The “Woke” Crowd Hitting Universities & TV Like Never Before
The University of Florida has decided to put an end to its “Gator Bait” chant, due to what the school claims is the “historic racist imagery associated with the phrase.”
University of Florida President Ken Fuchs announced the measure a s a part of the university’s effort to combat racism.
“While I know of no evidence of racism associated with our ‘Gator Bait’ cheer at UF sporting events, there is horrific historic racist imagery associated with the phrase,” Fuchs explained. “Accordingly, University Athletics and the Gator Band will discontinue the use of the cheer.”
Gators fans shout “Gator Bait” after the band plays the tune associated with the chant. Then, in what has become one of the most instantly recognizable images in sports, fans perform a chomping motion with their arms.
Georgia, Florida’s chief SEC East rival, announced on Thursday that their band will no longer play Tara’s Theme. A tune that was played during the classic Gone With the Wind, which HBO Max recently pulled off its service but promised to return after adding “warning” labels and a clip explaining “historical context.”
The Trump administration is preparing an up to $1 trillion infrastructure package focused on transportation projects as part of its push to spur the world’s largest economy back to life, a source familiar with the situation said.
The Department of Transportation’s preliminary version reserves most funds for projects such as roads and bridges, but will also set aside about a quarter of the money for priorities such as 5G wireless infrastructure and rural broadband, two sources said.
The White House, which has made similar proposals in recent years, is aiming to unveil its latest effort in July, one of the sources said. News of the potential additional stimulus, first reported by Bloomberg, supported a U.S. stock market rise on Tuesday.
The administration proposal would extend the law authorizing highway and other surface transportation funding. The current law, known as the FAST Act, authorized $305 billion over five years and is set to expire on Sept. 30.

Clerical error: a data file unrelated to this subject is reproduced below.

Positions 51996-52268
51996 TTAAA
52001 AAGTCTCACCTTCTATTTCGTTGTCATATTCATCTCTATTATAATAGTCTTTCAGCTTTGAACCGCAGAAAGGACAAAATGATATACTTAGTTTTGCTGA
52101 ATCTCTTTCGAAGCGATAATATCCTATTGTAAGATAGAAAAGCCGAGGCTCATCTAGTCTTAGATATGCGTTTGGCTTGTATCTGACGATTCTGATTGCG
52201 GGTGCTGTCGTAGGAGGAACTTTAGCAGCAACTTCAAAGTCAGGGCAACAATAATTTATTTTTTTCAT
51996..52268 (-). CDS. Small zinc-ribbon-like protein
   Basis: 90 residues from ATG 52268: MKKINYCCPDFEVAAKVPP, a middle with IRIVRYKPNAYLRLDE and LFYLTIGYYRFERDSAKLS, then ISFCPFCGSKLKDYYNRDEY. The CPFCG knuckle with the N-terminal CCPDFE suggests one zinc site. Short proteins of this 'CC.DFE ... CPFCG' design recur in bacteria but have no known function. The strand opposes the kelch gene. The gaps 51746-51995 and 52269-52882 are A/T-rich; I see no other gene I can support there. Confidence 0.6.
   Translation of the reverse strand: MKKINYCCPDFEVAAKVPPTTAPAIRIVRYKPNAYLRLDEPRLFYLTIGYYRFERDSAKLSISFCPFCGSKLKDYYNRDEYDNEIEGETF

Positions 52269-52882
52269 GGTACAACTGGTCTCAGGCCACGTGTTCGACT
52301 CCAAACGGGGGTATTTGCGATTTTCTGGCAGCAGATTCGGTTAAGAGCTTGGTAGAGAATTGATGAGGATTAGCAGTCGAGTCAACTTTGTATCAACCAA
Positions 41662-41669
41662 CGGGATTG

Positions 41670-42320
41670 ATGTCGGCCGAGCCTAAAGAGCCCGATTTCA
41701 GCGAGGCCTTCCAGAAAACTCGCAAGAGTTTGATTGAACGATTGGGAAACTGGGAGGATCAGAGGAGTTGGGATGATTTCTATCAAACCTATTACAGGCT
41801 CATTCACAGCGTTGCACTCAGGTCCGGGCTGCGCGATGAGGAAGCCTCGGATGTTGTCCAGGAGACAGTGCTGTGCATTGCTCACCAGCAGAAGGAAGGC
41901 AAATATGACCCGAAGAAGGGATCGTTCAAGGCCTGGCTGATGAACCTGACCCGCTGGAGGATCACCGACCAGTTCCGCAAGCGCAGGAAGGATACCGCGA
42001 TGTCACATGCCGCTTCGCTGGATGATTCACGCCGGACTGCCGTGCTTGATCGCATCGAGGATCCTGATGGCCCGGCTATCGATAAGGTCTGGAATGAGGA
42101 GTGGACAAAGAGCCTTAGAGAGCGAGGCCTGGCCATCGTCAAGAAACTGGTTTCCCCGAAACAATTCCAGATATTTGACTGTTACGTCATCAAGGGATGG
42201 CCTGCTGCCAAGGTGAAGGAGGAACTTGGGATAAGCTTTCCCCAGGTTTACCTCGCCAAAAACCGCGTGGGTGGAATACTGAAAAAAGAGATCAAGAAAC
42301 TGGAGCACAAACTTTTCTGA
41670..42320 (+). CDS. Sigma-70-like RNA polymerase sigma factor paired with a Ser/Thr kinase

The White House is likely to propose a 10-year reauthorization of the measure, which would be the longest-ever surface transportation bill and is set to release its proposal as early as next week, two other people briefed on the matter said.
Leading Market News
Quadruple witching, a pandemic, a recession, and a stock market that is looking for reasons to add to an epic recovery from the impact of the coronavirus. Could those factors make for a volatile cocktail for the stock market in coming days and weeks?
Quadruple witching occurs on the third Friday of the month of every quarter, in March, June, September, and December, and refers to the simultaneous expiration of single-stock options, single-stock futures, and stock-index options and stock-futures.
Equities have already experienced a bout of renewed volatility last Thursday that may have cracked Wall Street’s bullish patina, with the Dow Jones Industrial Average tumbling 7% and the S&P 500 tanking by 6%.
However, Friday’s quad witching period, could mark the start of a further bumpy patch for the market, including the rebalancing of Russell indexes, which concludes on June 26, and the start of a new batch of quarterly corporate earnings reports in mid-July.
“Markets have become a battleground over the past week between the bulls and the bears,” Art Hogan, chief market strategist at National Securities Corporation, told MarketWatch.
“Expirations tend to be volatile by their nature, and I would suspect this go around will likely be no exception,” Hogan said.
The Back Page
It was party time this weekend for the gorillas at London Zoo – complete with treats like nuts, leeks and broccoli to eat and bunting in their treehouses – as they got ready to see visitors for the first time in nearly three months.
The zoo, located in Regent’s Park, closed in March as the country went into coronavirus lockdown. It opens again on Monday, albeit with restrictions such as limits on visitor numbers, one-way routes and paw-print markers to ensure social distancing.
The zoo, which says its nearly 200-year history makes it the world’s oldest scientific zoo, normally closes just once a year, on Christmas Day.
Staff laid on a little celebration for the gorillas to mark the reopening.
“Of course the animals have been missing the visitors, the gorillas have really been looking out for people,” said Daniel Simmonds, team leader of primates at the zoo.
“They have already adjusted to the fact that people haven’t been coming in, but equally I am absolutely sure they are going to be really excited when they see lots of friendly visitor faces visiting them tomorrow.”